Strong opinions, weakly held

Flat is failure

Anand Rajaraman says that any startup that’s not growing is dying, and that if a startup isn’t going to succeed, it may as well die quickly. It’s outstanding tonic for the Sequoia RIP: Good Times presentation that seems to have been absorbed by everyone in the Internet business. I would guess that in five years, very few of the startups that decided to hunker down and wait for better times will be around.


  1. I’ve experienced exactly the situation described in your ‘die quickly’ link. I’ve worked in two startups that were in zombie mode; one of them lasted for several years before the VCs finally had to close it down, the other was finally sold in a fire sale. It’s crazy.

    Of course, zombie mode is an effect, not a cause. Anand hits on the real problem here:

    Let me state at the very outset that this article applies only to venture-backed startups, which are a small minority of businesses in the economy. The sole purpose of most businesses is to create a steady income stream for their owners and operators. Venture-backed startups, on the other hand, are created with the sole purpose of leading to a meaningful exit for founders, investors, and employees. Such an exit might be either an IPO or an acquisition.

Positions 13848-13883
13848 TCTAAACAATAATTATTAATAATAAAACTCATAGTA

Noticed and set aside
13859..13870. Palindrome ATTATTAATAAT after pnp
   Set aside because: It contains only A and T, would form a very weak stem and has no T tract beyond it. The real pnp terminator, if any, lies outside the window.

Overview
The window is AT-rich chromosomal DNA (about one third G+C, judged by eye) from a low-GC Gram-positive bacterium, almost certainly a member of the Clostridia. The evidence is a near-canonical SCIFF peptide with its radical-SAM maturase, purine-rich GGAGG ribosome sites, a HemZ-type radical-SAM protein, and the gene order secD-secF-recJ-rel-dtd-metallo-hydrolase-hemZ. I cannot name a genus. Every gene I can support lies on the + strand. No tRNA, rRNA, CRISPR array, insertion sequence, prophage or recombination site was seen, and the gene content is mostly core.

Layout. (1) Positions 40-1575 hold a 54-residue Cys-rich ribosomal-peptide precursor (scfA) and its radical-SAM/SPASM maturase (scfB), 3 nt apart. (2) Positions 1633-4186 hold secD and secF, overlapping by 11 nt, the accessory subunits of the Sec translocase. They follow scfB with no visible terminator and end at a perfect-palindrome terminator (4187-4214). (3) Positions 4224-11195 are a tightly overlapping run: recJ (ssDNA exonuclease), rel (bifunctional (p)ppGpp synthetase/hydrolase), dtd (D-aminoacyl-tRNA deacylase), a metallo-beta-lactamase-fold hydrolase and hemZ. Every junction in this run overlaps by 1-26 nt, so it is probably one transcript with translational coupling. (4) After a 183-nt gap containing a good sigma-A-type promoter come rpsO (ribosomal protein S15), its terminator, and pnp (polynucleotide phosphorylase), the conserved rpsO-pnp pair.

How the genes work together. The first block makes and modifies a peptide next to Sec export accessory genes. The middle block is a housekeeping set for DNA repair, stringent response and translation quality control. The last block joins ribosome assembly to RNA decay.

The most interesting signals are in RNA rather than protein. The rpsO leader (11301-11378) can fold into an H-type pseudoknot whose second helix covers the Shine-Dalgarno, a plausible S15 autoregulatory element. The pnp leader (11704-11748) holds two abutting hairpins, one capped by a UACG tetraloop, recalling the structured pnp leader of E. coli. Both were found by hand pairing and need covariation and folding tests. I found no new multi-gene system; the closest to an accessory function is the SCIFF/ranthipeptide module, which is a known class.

I really don’t want to work at any more VC-funded companies for this reason. Such short-sighted management is just crazy.

  2. The not growing/dying idiom is not new; I had a CTO say that to me (verbatim) in 1995. He was arguably wrong then; massive overgrowth definitely contributed to the company’s three rounds of layoffs a year later.

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